As the student movement grew in size, groups of revolutionary students that called themselves Red Guards began to emerge – these groups would take the most active role in the revolution, putting up big character
posters and denouncing those they labelled as ‘capitalist roaders’. On 18 August 1966 the first of the big Red Guard rallies was held in Tiananmen Square, to which over a million Guards flocked, hoping to catch a glimpse of Chairman Mao, who personally mingled the crowds. Eight of these rallies were held between August and November 1966, drawing over 12 million people from all over the country. Red Guards also embarked on government-subsidised trips to revolutionary sites such as Jiangxi, Yan’an, Zunyi or Mao’s birthplace at Shaoshan – in the process, they exchanged experiences, swapped Mao badges, collected memorabilia from these sites and saw different parts of the country.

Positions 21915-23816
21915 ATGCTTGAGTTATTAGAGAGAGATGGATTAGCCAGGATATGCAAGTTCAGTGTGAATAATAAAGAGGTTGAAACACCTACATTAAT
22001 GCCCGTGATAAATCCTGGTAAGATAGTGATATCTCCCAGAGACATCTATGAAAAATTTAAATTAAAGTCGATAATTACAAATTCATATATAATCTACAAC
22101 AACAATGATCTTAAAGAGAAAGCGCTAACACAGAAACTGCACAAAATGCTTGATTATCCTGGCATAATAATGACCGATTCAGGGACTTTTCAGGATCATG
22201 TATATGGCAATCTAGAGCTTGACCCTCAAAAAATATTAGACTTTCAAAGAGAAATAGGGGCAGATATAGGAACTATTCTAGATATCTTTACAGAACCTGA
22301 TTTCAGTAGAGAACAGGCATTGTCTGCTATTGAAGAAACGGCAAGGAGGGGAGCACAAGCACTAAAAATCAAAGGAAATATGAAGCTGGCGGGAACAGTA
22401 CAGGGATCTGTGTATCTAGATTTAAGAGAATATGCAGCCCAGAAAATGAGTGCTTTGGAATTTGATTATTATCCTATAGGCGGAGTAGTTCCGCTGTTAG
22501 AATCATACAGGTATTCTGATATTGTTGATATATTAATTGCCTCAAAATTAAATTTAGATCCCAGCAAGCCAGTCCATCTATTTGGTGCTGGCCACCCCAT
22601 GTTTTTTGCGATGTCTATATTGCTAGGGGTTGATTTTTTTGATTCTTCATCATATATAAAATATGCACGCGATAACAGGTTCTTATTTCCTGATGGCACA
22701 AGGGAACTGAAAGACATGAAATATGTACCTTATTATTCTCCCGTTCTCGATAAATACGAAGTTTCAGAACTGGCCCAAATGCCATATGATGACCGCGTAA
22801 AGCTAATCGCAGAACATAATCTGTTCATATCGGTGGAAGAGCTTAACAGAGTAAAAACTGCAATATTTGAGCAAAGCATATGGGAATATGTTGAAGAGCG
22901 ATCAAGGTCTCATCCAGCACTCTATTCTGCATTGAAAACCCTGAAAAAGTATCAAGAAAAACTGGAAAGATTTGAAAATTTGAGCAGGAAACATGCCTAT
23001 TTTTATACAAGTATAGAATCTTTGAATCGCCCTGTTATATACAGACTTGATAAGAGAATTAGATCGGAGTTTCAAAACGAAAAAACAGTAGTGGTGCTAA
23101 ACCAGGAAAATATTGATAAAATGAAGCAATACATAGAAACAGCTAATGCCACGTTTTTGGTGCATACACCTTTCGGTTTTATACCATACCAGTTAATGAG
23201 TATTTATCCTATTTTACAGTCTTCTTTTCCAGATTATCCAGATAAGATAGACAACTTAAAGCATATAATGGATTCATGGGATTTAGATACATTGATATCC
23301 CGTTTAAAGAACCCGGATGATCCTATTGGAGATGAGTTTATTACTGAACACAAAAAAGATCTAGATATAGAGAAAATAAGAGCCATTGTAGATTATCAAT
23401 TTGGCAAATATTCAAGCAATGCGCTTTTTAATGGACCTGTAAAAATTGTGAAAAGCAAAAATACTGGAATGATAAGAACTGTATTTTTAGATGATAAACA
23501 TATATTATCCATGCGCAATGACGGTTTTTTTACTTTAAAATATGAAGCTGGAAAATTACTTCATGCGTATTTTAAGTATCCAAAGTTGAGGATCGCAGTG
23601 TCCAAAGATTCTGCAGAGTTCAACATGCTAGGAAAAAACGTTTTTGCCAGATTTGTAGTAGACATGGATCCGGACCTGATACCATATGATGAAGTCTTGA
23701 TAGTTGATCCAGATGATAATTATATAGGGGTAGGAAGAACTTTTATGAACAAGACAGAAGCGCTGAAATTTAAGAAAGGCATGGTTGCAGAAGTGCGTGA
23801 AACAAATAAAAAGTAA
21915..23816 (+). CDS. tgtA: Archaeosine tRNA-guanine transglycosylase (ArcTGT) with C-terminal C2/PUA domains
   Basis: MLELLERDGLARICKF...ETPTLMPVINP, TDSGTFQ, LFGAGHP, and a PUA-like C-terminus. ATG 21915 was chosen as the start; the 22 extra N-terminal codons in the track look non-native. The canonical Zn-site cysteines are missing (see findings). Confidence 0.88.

At the rallies, Lin Biao urged the Guards to destroy the ‘Four Olds’: old customs, old culture, old habits and old ideas. No specifics were provided, as Mao believed that the masses should themselves steer the direction of the movement, instead of relying on the orders laid down by figures of authority. Attacks were launched on historical sites that were deemed as belonging to the ‘old culture’, with the burial place of Confucius himself badly damaged. Those in Western dress were targeted and bullied to give up their ‘bourgeois’ ways, members of the exploiting classes were forced to undergo humiliating task such as cleaning up faeces, and religion was attacked as the ‘opium of the masses’, with Tibetan Buddhist monks forced to participate in the destruction of their monasteries at gun point. On 22 August 1966, police intervention in Red Guard activities was forbidden, giving them free reign to commit
increasingly violent acts.